Watching this year’s Indy 500 took me back to my childhood. I grew up within ear shot of a high-banked, dirt oval race track. Every Sunday night during the summer, my dad took me to the races. I had an uncle that raced for a few years and traveled the midwest circuit. He was forced into early retirement due to injuries. All that happened before I was old enough to go to the track, so I never saw him race.
All weekend I would look forward to race time on Sunday at Springfield Speedway (Illinois). The quarter mile track ran stock cars, midgets and the occasional destruction derby. But the main event was always reserved for super modifieds. These were very loud open wheel and open cockpit cars built low to the ground. They would slide through the turns spraying dirt from the spinning wheels. I so wanted to drive one.
Photo Credit: Armin Krueger
The track wasn’t much. No box seats, no skyboxes; we sat on bleachers. You went to watch racing. The speedway was constructed in 1947 and attracted a number of racers across the midwest. Once September came around my mom wouldn’t let me go to the Sunday races because of school the next day. So I would open my window, listen to the roar of the cars while lying in bed, and imagine I was in the stands. Below is a shot of the track soon after it officially opened. The final checkered flag came at the end of the 1988 season. You can visit an homage web site here.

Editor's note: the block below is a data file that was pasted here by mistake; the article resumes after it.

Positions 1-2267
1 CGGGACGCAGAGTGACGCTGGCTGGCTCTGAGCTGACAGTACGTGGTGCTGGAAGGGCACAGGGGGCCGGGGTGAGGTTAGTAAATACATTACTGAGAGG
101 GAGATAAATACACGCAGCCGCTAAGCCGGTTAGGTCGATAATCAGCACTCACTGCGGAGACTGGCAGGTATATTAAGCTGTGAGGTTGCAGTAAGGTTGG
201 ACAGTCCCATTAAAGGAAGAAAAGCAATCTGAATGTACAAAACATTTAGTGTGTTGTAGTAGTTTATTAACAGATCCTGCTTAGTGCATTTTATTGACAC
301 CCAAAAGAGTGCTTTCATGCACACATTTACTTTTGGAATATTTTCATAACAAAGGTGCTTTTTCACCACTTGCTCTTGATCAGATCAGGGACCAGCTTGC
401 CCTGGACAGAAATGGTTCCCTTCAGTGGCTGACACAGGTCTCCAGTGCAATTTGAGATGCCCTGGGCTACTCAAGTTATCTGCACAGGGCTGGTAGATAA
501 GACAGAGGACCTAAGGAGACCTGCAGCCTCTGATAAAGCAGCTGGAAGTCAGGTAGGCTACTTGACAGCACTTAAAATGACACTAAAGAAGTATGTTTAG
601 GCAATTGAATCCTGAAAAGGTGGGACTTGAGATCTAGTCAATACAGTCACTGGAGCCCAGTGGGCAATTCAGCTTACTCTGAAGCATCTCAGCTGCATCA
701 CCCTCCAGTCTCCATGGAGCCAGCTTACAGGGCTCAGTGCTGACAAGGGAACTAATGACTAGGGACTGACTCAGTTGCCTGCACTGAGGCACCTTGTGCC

Photo Credit: Marvin Scattergood
Today’s Indy car technology is amazing, racing around the track at speeds of well over 200 mph. Despite the numerous yellow flags and some stupid driving errors (sorry Danica), the final few laps could really have been exciting, as the announcers kept telling us. Scott Dixon easily prevailed.
I was never attracted to NASCAR in the same way as the open wheel cars. Most likely it has to do with all those Sunday evenings at Springfield Speedway. Thanks dad.